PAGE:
Jacksonville Man Indicted on Federal Charge of Production of Child Pornography
|U.S. Attorney’s Office March 29, 2013|
JACKSONVILLE—U.S. Attorney Robert E. O’Neill announces the return of an indictment charging James Daniel Kasper (29, Jacksonville) with production of child pornography. If convicted, Kasper faces a mandatory minimum penalty of 15 years and up to 30 years in federal prison. Kasper was arrested on March 20, 2013, on a criminal complaint and ordered detained by United States Magistrate Judge Joel B. Toomey after a hearing on March 25, 2013.
According to the criminal complaint, in February 2013, the Tennessee Bureau of Investigation and the Federal Bureau of Investigation were investigating individuals engaged in trading child pornography. The investigation revealed the exchange of e-mails with attached images and videos of minors engaged in sexually explicit conduct. Specifically, agents determined that on February 4, 2013, an individual using a particular e-mail account had sent images depicting child pornography to another person. Further investigation determined that this e-mail account and the Internet protocol (IP) address used to send the e-mails resolved back to Kasper’s Jacksonville residence. On March 20, 2013, a federal search warrant was executed at Kasper’s apartment. During an interview, Kasper indicated, among other things, that while babysitting a minor several months prior, he used his smartphone to photograph the minor child’s genitalia. He then uploaded the images to a particular Internet website and sent the pictures via e-mail.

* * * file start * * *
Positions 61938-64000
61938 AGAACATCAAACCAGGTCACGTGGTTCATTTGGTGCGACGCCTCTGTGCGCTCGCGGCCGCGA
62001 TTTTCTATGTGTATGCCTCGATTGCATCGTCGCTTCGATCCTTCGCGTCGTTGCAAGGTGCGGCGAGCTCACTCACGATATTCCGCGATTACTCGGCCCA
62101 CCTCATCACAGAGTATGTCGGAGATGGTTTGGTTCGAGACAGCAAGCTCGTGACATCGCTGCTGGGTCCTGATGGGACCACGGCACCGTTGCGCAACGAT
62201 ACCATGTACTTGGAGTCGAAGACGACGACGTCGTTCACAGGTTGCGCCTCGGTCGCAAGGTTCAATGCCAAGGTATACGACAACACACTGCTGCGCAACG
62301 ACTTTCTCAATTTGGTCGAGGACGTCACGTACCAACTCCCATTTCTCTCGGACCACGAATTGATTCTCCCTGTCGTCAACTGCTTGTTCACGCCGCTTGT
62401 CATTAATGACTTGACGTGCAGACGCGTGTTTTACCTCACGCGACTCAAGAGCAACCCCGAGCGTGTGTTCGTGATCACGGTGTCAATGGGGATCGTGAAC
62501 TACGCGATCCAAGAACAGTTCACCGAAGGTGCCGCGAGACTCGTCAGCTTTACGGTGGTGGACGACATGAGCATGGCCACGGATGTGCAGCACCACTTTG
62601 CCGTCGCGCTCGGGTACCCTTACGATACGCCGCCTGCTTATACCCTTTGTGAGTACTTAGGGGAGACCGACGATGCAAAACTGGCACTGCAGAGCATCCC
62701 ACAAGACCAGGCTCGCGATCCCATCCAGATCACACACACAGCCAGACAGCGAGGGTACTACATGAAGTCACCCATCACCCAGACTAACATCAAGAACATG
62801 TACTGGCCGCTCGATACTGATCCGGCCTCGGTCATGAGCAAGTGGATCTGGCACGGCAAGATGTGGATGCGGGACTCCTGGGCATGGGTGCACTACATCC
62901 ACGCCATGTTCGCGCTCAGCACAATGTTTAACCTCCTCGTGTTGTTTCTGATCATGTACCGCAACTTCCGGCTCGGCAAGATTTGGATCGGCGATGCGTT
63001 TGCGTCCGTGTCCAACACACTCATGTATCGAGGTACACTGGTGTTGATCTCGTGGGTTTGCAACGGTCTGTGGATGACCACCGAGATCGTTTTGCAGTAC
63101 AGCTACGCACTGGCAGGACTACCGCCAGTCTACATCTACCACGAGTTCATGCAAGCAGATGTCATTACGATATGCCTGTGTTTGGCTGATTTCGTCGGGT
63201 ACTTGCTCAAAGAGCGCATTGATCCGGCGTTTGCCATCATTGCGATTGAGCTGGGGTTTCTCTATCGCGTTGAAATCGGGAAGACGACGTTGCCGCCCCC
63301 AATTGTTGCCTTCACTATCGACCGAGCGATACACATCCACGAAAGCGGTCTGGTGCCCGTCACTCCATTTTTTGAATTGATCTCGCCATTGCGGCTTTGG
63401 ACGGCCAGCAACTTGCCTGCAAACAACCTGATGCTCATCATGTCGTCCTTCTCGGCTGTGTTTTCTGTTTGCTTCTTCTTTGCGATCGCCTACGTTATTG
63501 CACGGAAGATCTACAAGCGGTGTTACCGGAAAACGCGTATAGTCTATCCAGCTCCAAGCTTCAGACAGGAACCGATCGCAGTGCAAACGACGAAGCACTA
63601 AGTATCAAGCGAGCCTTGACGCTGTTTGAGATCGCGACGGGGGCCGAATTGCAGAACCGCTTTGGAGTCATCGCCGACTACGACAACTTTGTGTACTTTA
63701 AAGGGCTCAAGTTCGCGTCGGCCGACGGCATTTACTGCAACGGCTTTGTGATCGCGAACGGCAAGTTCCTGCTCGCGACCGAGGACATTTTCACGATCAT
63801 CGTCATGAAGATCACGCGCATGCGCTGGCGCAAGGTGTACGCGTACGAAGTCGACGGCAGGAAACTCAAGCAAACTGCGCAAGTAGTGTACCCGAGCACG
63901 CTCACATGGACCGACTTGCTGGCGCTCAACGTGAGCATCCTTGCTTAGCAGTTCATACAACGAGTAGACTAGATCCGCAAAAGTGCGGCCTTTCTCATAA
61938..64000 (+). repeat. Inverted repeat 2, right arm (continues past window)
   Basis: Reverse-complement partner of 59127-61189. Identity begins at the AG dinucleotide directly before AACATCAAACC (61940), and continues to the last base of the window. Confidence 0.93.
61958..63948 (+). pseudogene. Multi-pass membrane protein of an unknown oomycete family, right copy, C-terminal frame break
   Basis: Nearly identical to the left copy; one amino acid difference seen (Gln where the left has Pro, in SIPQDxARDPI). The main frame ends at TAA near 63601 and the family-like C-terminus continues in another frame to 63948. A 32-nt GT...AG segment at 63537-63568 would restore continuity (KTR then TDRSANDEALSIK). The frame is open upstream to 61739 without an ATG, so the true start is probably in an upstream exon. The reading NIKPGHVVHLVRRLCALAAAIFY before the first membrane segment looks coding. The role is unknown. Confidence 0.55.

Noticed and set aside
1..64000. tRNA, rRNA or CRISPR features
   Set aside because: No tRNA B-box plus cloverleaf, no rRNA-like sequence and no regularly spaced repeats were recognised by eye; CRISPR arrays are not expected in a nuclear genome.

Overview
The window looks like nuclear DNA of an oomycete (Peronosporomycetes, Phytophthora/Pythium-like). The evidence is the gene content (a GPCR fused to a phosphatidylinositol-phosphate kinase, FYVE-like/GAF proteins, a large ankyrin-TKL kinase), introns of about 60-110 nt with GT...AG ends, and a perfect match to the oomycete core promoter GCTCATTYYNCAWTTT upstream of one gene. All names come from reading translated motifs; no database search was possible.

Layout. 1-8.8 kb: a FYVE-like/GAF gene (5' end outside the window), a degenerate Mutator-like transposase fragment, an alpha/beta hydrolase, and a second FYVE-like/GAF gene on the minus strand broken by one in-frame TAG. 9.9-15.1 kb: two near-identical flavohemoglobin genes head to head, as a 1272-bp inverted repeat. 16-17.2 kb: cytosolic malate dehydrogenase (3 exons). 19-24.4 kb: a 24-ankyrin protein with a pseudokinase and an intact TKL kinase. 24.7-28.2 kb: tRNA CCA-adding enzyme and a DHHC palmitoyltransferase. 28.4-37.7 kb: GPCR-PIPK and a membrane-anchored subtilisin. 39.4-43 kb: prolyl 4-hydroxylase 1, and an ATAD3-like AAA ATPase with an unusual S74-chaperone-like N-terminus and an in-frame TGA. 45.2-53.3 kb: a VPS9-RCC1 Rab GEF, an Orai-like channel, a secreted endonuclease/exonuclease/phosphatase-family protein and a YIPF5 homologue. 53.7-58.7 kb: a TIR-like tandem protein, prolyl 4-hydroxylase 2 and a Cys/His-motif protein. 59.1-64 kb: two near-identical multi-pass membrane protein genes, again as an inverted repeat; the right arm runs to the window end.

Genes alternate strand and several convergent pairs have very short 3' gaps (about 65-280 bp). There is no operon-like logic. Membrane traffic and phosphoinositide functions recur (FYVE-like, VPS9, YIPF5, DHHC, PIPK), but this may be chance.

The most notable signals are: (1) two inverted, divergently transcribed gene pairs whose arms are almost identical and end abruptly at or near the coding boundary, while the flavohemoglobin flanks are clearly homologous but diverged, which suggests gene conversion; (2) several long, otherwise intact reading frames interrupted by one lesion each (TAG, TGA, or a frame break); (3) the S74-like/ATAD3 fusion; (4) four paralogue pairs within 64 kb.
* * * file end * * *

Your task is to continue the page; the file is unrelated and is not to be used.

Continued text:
An indictment is merely a formal charge that a defendant has committed one or more violations of federal criminal law, and every defendant is presumed innocent until proven guilty.
This case was investigated by the Federal Bureau of Investigation, Tennessee Bureau of Investigation, Florida Department of Law Enforcement, Jacksonville Sheriff’s Office, National Center for Missing and Exploited Children, and the Florida Department of Children and Families. It is being prosecuted by Assistant United States Attorney D. Rodney Brown.
It is another case brought as part of Project Safe Childhood, a nationwide initiative to combat the growing epidemic of child sexual exploitation and abuse launched in May 2006 by the Department of Justice. Led by United States Attorneys’ Offices and the Criminal Division’s Child Exploitation and Obscenity Section (CEOS), Project Safe Childhood marshals federal, state, and local resources to better locate, apprehend, and prosecute individuals who exploit children via the Internet, as well as to identify and rescue victims. For more information about Project Safe Childhood, please visit www.justice.gov/psc.